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There's a lot of crazy shit going on right now in Donald Trump's America, but we'd be remiss if we failed to mention that yesterday ART FUCKING LAFFER got the Presidential Medal of Freedom. Last year, Laffer and fellow crackpot Stephen "Too Wacko for the GOP" Moore authored the book Trumponomics to praise the Dear Leader's divinely inspired economic policies. But before that, he was famous -- or infamous -- for his Laffer Curve, sketched on a napkin in 1974 at a lunch meeting with Dick Cheney and Donald Rumsfeld, who dismissed it as simplistic twaddle. But simplistic twaddle was very on-brand for Ronald Reagan, and soon the Laffer Curve was embraced by Republicans as justification to further rig the economy to benefit the rich. Yes, of course, it was a cloth napkin. DUH.


Being a Republican requires a bedrock belief that whatever's good for rich people is good for the country as a whole, evidence to the contrary be damned. But it's pretty hard to find a reputable economist to say with a straight face that cutting taxes will actually increase government revenues. Enter Art Laffer, a Stanford-educated economist who taught at the University of Chicago and still somehow believes that putting the US government on starvation rations will cause it to become fat and happy.

Laffer's BIG IDEA goes like this: If the government collected a 100 percent tax on earnings, no one would ever work again and government revenue would be zero, the same as if the tax rate were 0 percent. Therefore, there must be some magic tax rate in the middle above which everyone stops working because why bother if the government is just going to take it all, right? Or, in economist arglebargle:

People do not work, invest, or engage in entrepreneurial activities in order to pay taxes. They engage in such economic activities in order to earn after-tax income. When the government increases its share of the income earned by its citizens, the incentive to engage in growth-enhancing economic activities falls; alternatively, the disincentive to these activities rises. The higher the tax on the next dollar earned (the marginal tax rate), the larger the disincentive.

Leave aside for the moment the questionable assertion that compulsive overworking Americans will toil away happily at say, a 23 percent tax rate, but at 24 they will throw off their shackles and go become self-sufficient hemp farmers. And let's just accept his (half) baked in assumption that no one ever gets anything back from the federal government for their tax money -- like, say, drivable highways or, in civilized countries at least, health care. Let's see whether that idea, better known as supply-side, trickle-down, Republican, tax-cutting dogma has born itself out in reality.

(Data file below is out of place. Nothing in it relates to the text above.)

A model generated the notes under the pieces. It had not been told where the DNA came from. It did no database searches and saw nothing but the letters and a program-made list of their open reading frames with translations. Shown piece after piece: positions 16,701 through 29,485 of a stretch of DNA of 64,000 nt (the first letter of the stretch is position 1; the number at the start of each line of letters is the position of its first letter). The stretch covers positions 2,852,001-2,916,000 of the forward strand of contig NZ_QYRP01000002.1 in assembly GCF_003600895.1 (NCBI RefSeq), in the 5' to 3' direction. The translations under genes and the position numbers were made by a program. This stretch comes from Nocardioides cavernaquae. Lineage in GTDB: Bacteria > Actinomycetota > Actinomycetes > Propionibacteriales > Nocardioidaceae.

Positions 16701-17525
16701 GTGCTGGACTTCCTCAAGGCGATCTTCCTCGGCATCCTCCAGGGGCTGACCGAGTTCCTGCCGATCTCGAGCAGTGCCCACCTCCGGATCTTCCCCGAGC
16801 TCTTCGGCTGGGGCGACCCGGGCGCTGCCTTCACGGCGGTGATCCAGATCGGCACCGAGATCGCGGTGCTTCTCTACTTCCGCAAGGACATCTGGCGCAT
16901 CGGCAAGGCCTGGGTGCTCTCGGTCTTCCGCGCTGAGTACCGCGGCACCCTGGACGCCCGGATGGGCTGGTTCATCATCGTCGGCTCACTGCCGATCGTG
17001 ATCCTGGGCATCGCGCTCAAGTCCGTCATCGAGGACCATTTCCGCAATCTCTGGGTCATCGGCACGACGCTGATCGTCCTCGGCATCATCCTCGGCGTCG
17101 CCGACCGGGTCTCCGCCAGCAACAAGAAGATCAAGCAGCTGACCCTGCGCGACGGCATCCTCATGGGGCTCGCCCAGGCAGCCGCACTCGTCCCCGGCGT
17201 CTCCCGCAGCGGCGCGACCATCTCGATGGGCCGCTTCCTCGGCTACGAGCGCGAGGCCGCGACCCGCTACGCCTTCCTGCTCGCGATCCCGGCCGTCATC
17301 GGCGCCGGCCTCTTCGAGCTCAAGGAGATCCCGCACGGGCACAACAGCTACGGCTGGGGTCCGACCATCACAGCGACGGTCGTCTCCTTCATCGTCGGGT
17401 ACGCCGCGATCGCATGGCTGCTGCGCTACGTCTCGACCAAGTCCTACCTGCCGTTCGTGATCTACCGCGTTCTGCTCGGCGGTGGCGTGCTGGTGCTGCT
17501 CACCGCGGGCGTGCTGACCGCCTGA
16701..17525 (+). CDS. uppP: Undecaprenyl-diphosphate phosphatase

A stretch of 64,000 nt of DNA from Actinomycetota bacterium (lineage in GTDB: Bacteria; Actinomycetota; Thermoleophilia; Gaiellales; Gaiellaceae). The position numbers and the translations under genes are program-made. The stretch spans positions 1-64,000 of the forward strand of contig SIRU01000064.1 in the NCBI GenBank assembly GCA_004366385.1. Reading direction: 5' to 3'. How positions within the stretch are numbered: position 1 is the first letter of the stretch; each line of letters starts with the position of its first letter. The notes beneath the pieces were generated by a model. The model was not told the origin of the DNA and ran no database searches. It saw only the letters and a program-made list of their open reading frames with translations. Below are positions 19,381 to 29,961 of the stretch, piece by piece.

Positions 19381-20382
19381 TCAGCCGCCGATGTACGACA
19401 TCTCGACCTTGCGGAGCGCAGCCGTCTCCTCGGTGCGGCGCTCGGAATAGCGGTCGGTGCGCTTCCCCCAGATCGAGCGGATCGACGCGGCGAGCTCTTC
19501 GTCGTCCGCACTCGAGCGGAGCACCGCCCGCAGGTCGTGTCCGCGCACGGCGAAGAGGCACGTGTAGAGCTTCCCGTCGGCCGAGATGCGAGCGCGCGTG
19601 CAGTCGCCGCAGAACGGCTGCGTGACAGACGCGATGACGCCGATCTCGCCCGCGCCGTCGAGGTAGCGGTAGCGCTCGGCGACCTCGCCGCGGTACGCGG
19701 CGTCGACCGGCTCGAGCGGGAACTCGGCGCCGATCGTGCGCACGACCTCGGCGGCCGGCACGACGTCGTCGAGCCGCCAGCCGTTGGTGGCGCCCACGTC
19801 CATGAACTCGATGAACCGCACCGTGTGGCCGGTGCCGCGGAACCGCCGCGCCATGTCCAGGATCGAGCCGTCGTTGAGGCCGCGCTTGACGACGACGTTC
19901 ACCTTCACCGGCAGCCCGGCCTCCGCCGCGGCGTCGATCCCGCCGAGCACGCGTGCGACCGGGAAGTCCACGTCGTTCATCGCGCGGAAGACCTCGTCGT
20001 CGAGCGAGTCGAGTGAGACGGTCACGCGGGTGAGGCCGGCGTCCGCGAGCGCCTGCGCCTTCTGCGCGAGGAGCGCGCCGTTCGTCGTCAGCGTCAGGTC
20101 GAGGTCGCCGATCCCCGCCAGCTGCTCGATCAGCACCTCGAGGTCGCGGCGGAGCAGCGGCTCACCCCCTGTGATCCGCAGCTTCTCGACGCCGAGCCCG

Lol, NOPE. The 2001 and 2003 Bush tax cuts, which gave the top one percent of American households an average $570,000 tax cut, did not increase government revenue. The deficit exploded and Bush's tax lunacy wound up whacking off at least two percent of the country's gross domestic product, aka GDP. And Donald Trump's recent tax boondoggle, which was theoretically going to "pay for itself" by unleashing the animal spirits of the sad, overtaxed rich corporations, thus spurring massive investment and wage hikes that would fill government coffers ... didn't. Corporate tax revenues fell by 31 percent last year, meaning the federal government collected almost $100 billion LESS after Trump's tax cut than before. At the same time, the budget deficit ballooned by $206 billion, GO FIGURE!

But if you really want to see pure Laffer-sonian principles in action, just look at Kansas, where then-Governor Sam Brownback paid the economist $75,000 for his vaunted expertise. The resulting 2014 Brownback tax cuts plunged the state into economic chaos. By 2017, the state's deficit was $900 billion, job growth had slowed to a trickle, and the schools were so tragically unfunded that the state's Supreme Court ruled them unconstitutional. It was so bad that the state's Republican legislators tapped out and banded together with Democrats to raise taxes. Laffer had a perfectly good explanation for all this, though, which was that Kansas just hadn't cut taxes ENOUGH, telling The Guardian:

When you put an atomic bomb on a place, it will materially change the place – but a cherry bomb probably won't change the buildings or anything else.

Naturally, the penalty for being consistently, laughably wrong about the economy is ... receiving the Presidential Medal of Freedom. And all you have to do is write a book pretending that Donald Trump is some kind of economic savant. It's a small price to pay when your credibility was already zero.

[Bloomberg / CBPP / CBPP, again / The Guardian / Politico]

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